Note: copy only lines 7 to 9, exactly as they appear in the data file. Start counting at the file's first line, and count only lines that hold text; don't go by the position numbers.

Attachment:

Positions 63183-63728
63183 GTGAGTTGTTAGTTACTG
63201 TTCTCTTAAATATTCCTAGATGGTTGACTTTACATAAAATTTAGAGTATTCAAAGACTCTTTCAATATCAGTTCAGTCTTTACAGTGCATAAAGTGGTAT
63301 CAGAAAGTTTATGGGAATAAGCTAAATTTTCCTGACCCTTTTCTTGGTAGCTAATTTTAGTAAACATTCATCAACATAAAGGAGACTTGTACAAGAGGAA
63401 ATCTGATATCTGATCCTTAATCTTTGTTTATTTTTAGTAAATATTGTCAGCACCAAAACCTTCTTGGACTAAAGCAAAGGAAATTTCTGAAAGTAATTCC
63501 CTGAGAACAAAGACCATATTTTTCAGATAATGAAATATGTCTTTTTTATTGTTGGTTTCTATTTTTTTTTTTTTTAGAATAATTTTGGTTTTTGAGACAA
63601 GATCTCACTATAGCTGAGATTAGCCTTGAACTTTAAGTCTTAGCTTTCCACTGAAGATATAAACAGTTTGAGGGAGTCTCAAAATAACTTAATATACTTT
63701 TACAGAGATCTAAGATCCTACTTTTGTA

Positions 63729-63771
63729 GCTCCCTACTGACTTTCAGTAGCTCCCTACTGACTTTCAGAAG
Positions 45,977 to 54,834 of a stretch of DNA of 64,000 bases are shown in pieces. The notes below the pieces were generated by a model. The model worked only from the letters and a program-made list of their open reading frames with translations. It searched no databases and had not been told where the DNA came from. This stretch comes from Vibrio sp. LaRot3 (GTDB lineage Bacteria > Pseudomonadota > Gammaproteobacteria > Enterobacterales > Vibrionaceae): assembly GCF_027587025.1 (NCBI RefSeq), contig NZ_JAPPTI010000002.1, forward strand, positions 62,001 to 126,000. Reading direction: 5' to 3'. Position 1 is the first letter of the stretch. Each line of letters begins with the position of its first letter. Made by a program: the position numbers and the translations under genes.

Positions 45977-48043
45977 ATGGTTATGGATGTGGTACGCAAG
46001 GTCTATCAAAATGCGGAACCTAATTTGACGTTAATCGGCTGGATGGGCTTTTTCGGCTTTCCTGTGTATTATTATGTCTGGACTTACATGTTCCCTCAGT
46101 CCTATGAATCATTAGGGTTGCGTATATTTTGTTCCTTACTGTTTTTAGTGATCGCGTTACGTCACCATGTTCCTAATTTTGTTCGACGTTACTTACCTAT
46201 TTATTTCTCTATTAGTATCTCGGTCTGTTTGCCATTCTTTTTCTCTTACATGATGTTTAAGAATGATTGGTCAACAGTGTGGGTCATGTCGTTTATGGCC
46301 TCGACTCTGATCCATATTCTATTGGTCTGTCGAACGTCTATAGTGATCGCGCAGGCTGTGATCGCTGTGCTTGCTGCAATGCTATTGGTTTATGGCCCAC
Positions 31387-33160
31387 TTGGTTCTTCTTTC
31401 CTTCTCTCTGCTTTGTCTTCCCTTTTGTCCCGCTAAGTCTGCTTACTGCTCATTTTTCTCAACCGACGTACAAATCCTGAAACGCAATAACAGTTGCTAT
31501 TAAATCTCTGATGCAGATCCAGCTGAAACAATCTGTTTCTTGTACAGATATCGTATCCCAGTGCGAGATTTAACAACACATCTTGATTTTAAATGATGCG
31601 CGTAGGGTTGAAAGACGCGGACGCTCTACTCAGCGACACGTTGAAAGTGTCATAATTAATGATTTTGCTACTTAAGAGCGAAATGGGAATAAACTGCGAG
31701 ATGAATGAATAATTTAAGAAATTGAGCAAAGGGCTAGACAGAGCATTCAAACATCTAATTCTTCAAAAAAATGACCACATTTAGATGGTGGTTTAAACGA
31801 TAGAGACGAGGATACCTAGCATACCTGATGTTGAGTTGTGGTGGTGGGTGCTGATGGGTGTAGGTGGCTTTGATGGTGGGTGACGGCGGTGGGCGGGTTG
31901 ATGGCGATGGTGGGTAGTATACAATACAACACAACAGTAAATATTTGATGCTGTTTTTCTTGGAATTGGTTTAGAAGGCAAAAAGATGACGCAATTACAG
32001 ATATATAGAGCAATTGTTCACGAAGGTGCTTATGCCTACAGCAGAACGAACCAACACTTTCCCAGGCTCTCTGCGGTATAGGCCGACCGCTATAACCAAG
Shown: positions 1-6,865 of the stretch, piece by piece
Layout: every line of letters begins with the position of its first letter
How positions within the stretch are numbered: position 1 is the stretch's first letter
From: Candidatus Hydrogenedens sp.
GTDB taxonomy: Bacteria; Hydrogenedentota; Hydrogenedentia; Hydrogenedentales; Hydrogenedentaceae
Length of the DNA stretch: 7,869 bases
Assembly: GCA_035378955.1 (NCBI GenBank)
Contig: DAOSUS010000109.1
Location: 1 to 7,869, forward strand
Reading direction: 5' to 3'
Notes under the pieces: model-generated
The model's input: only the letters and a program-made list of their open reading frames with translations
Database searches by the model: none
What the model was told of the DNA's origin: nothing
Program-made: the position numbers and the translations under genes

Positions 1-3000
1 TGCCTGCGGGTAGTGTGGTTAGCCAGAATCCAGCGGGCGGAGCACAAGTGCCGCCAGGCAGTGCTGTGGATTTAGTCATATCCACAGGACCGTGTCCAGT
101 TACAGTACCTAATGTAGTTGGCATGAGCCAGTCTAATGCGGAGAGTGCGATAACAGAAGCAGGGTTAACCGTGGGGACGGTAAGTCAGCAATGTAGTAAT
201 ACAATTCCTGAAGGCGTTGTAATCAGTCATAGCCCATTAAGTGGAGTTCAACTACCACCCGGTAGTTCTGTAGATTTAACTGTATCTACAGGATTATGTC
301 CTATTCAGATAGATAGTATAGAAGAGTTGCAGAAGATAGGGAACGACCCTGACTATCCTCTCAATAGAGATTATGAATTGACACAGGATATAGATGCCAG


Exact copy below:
63601 GATCTCACTATAGCTGAGATTAGCCTTGAACTTTAAGTCTTAGCTTTCCACTGAAGATATAAACAGTTTGAGGGAGTCTCAAAATAACTTAATATACTTT
63701 TACAGAGATCTAAGATCCTACTTTTGTA

Positions 63729-63771